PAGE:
You don’t have to be Catholic or to even be religious to be struck by Pope Francis’ brand of benevolence. He brings spiritual comfort to the masses, speaks out about ecological and economic abuses and travels to the far reaches of the planet to attend to global humanitarian crises. His handling of the church’s sex abuse scandals as well as his positions on gender in the church have brought him much criticism. But he’s not above humbling himself, apologizing for his wrongs and putting his words into actions. I grew up Protestant and no longer consider myself religious by any means. However, I have grown to admire Pope Francis as a humanitarian who continues to use his massive platform to do good around the world.
Directed by Evgeny Afineevsky, Francesco explores Pope Francis’ work as a religious icon and thought leader. It’s a sympathetic documentary that does much to present the Pope in the best light. However, Afineevsky does explore, albeit delicately, the Pope’s handling of the sex abuse scandal. Activist Juan Carlos Cruz is interviewed at length about his battle with the church on behalf of himself and other victims and his eventual meeting with the Pope. The documentary adds a 3-D effect on 2-D photos which I felt was unnecessary. It serves as a great primer to Pope Francis’ life and work. I wish it would dug deeper into the Pope’s personal connection to the teachings of Saint Francis of Assissi as well as his insistence on presenting himself as and being a humble Pope.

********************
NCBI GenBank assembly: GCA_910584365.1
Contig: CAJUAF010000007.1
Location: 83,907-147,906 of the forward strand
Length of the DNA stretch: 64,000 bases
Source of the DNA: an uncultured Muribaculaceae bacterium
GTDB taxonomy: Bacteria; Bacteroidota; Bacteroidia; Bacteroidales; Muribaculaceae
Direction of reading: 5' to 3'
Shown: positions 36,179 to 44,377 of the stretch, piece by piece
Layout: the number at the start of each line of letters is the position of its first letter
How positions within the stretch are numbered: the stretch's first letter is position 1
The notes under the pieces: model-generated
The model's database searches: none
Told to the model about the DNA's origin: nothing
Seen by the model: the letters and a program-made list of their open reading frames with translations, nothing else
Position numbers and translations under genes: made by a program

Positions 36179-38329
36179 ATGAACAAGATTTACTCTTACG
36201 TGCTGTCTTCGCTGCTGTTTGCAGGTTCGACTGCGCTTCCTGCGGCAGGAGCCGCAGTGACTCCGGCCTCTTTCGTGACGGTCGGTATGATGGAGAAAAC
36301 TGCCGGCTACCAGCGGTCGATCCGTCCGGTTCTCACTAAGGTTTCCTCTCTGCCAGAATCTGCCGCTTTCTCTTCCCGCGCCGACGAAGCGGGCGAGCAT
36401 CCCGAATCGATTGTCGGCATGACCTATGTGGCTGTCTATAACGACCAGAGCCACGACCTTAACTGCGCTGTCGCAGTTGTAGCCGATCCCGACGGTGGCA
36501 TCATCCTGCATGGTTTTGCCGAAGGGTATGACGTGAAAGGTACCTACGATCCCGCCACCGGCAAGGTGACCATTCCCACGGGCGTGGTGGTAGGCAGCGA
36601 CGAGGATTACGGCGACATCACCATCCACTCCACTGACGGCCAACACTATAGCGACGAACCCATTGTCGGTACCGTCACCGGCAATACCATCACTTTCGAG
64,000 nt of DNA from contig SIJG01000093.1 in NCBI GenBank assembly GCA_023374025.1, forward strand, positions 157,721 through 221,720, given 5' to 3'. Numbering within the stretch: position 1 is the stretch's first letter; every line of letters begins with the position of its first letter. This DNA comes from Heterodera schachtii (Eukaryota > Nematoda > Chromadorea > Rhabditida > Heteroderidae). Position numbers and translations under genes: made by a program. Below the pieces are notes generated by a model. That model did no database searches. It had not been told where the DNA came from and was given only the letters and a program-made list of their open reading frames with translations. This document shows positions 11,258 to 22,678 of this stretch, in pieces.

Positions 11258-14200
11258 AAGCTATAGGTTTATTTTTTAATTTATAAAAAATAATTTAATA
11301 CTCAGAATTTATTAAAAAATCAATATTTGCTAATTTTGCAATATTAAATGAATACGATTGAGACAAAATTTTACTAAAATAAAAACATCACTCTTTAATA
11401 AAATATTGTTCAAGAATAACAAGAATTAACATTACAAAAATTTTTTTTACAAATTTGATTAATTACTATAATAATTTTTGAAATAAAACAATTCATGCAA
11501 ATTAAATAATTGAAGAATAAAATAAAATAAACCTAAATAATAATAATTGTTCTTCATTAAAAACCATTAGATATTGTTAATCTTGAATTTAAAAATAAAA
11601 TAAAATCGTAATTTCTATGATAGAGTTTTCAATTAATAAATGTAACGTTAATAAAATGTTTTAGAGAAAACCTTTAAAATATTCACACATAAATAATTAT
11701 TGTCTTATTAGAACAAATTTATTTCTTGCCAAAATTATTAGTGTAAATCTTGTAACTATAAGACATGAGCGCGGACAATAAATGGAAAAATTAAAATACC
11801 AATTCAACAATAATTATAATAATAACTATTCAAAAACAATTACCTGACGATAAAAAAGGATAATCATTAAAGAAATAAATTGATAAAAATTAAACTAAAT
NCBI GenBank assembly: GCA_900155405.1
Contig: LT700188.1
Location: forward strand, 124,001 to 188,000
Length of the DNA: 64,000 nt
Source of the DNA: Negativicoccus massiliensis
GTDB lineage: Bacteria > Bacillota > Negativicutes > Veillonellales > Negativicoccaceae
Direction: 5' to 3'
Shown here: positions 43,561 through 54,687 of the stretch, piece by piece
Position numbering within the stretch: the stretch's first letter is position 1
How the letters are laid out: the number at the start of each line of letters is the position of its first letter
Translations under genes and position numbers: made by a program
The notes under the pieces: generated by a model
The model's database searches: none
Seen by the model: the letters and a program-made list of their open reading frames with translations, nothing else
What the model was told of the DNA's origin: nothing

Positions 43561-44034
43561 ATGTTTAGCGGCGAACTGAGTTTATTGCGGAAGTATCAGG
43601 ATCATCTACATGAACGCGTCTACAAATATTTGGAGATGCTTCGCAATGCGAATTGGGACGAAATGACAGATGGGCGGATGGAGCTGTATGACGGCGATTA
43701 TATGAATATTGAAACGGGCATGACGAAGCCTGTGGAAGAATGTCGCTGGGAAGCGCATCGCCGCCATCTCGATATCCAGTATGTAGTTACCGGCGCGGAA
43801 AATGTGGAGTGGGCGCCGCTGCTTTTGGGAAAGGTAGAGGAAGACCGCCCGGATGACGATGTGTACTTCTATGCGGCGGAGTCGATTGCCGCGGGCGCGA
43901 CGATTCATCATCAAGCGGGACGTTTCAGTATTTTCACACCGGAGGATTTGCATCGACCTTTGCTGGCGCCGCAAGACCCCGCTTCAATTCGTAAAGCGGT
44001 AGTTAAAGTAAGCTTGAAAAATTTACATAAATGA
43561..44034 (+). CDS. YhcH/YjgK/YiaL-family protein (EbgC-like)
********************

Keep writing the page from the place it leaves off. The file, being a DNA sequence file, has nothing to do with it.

“Francesco is not a biographical film about Pope Francis in the traditional sense. Rather it is a film that shows us the world as it is today and a path to understanding what a better future of tomorrow can be, as seen through the remarkable work of the Pope.”Director Evgeny Afineevsky
Francesco releases in theaters nationwide today and streams on Discovery+ on March 28th.